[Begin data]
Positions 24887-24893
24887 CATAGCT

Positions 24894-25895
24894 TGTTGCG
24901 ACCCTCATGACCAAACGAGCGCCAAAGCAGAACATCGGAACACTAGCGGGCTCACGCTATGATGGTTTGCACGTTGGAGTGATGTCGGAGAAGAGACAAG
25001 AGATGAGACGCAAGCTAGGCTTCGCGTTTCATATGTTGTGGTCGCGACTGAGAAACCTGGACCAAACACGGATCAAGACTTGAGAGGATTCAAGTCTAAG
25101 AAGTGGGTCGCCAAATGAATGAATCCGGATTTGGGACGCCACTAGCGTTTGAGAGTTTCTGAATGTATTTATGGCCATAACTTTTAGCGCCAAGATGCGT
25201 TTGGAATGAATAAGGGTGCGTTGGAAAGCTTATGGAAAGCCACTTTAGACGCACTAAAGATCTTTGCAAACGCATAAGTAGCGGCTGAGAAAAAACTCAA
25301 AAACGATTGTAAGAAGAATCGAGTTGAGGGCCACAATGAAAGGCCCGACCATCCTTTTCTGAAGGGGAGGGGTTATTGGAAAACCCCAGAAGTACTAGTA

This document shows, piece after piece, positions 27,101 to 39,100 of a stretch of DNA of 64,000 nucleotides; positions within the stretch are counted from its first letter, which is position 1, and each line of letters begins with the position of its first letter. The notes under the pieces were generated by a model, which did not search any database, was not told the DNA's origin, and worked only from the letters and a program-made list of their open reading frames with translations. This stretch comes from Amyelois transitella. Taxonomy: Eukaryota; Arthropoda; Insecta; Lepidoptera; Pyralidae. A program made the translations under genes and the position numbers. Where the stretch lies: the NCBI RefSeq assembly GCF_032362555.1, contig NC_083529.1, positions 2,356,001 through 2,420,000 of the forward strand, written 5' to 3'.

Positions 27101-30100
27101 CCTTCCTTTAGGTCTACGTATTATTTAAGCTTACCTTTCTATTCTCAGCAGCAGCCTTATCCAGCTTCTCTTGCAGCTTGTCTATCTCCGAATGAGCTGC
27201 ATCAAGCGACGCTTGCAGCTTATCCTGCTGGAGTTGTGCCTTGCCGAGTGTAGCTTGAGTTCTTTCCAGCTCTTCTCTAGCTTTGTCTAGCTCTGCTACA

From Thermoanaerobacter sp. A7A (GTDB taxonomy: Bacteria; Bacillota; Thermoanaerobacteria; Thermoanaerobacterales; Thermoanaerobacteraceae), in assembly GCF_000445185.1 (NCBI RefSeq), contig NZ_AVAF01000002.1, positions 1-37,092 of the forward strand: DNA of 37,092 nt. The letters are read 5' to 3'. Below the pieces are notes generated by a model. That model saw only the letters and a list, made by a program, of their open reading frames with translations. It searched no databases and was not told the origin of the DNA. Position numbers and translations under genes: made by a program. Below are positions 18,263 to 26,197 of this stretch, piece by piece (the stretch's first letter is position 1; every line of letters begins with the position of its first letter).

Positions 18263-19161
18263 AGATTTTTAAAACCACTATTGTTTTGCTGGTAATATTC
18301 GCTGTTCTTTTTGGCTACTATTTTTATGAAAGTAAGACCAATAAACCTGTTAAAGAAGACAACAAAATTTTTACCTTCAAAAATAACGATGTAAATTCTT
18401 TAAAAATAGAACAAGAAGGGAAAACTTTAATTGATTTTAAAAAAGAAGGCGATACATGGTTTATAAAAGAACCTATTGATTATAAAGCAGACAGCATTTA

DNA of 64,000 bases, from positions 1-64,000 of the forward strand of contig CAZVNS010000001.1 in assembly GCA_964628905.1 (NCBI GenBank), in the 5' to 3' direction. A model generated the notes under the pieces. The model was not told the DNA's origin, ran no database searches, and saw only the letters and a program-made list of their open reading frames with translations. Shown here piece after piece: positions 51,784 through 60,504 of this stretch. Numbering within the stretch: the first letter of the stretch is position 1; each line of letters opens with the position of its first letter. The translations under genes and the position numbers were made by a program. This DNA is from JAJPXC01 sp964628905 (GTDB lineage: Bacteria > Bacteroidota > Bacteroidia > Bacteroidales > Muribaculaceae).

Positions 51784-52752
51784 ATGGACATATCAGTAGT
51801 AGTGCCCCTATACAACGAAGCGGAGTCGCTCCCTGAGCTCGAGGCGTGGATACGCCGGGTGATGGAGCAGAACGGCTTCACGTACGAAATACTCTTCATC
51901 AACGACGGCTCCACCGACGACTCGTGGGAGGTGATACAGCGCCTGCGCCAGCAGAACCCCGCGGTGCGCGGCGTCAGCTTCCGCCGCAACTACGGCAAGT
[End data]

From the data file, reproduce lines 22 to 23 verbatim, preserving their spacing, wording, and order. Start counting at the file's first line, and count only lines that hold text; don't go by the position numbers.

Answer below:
51801 AGTGCCCCTATACAACGAAGCGGAGTCGCTCCCTGAGCTCGAGGCGTGGATACGCCGGGTGATGGAGCAGAACGGCTTCACGTACGAAATACTCTTCATC
51901 AACGACGGCTCCACCGACGACTCGTGGGAGGTGATACAGCGCCTGCGCCAGCAGAACCCCGCGGTGCGCGGCGTCAGCTTCCGCCGCAACTACGGCAAGT